Film: Financial horror

Light tone on mortgage crisis in ‘The Big Short’

By Richard von Busack

Like a really good punk rock recording, The Big Short is a triumph of snotty tone and fourth-wall breaking, right down the middle between sweet-tempered populism of a Michael Moore, and the smugness of Scorsese’s The Wolf of Wall Street. Director Adam McKay (the Anchorman franchise, Step Brothers) makes grim farce out of the traders who made a mint betting on the financial collapse of ’08. It’s based on the book by Berkeley author Michael Lewis (he also wrote Moneyball); in this fictionalized telling, among the few who understood that AAA-rated mortgages were mixed with useless subprimes was the solitary Silicon Valley physician/founder of Scion Capital Dr. Michael Burry (Christian Bale). Clapping a pair of drumsticks, hanging his jaw in an imitation of a smile, it’s a one-note performance by Bale. Another trader is Mark Baum, a principled Manhattanite who is God’s angry man (a Lee J. Cobbish Steve Carell, in his most impressive movie acting role yet); a guru who quit The Street in disgust (Brad Pitt) and Ryan Gosling as a typical young Wall Street turk—the most cynical of the characters.

McKay makes genial comic use of celebrities, to focus the wandering attention of people who can’t seem to understand how the fleecing worked. If you can’t figure out what a CDO or a subprime mortgage is, what if supermodel Margot Robbie in a bubble bath spelled it out for you? This lightness of tone counterpoints the landscape of financial horror—stories of the so-called “ninja mortgage,” ‘ninja’ an acronym for “no income, no job,” the insane exuberance of the market that turned bankers from dull, solid citizens to frothing gamblers.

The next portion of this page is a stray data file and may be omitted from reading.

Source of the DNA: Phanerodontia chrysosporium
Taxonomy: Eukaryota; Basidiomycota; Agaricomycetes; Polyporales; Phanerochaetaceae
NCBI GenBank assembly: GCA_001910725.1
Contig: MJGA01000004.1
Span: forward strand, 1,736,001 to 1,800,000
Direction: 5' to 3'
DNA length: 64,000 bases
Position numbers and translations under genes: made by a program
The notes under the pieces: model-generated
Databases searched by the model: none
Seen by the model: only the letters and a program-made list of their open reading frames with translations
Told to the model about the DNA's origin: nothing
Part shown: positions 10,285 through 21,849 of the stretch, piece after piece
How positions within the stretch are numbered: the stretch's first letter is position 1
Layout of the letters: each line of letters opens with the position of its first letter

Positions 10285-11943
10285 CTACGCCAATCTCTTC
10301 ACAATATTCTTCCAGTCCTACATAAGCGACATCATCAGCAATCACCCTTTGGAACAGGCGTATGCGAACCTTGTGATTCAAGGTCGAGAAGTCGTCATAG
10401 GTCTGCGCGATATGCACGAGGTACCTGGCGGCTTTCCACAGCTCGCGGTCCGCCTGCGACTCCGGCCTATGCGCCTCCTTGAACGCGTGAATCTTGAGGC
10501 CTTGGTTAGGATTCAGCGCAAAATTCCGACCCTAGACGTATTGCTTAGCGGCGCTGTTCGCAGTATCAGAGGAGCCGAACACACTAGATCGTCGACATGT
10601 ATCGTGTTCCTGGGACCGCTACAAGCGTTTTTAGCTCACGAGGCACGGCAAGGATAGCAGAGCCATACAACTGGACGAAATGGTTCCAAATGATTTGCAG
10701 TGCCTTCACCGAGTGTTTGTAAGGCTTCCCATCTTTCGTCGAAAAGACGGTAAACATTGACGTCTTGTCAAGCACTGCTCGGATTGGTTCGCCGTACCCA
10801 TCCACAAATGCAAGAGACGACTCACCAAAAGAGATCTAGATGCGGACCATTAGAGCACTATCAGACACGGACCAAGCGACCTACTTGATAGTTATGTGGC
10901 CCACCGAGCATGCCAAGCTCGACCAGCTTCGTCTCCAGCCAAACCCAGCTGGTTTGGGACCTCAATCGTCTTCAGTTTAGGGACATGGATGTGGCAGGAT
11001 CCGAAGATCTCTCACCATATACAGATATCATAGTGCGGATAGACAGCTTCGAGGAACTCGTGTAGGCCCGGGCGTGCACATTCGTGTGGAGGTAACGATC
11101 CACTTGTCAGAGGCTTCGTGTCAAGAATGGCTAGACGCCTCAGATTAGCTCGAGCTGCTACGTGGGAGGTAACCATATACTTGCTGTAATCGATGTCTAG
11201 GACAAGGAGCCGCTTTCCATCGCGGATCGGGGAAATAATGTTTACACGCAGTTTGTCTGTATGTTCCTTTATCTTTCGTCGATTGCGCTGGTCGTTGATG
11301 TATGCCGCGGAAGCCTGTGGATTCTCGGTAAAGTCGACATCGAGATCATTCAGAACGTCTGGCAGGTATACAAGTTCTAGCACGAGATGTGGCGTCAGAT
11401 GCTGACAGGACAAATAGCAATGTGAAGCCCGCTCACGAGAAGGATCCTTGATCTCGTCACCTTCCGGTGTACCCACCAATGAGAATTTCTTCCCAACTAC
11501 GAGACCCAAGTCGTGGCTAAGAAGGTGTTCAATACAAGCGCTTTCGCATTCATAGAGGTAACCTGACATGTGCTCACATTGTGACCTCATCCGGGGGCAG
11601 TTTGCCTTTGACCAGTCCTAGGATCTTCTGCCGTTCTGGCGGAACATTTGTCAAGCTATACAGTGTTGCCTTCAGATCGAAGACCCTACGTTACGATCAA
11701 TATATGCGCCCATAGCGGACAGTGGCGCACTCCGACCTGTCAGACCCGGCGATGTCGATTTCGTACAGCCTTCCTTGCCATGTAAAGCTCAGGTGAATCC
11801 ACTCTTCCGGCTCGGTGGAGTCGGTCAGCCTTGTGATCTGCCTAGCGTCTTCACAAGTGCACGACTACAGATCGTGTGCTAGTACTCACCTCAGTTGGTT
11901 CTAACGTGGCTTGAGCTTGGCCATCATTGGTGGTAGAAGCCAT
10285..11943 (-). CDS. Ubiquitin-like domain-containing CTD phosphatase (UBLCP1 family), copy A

The Big Short is short on women, though Melissa Leo and Marisa Tomei provide typically hard-edged supporting work. McKay ends with a new slant on the would-be Capra-style piece de resistance in a more strictly mainstream movie—Carell, giving a speech explaining the intrinsic problem at the heart of committing fraud, has an audience of distracted traders, checking their thrumming cell phones for news of the final swoon of Bear Stearns. In captions, advice by Mark Twain, as well as the words of some guy overheard in a bar, are as dryly funny as The Big Short’s point is urgent. In the end, six million houses were left vacant because of fiscal malfeasance. The people who said it’ll never happen again are also the people who said it would never happen in the first place.

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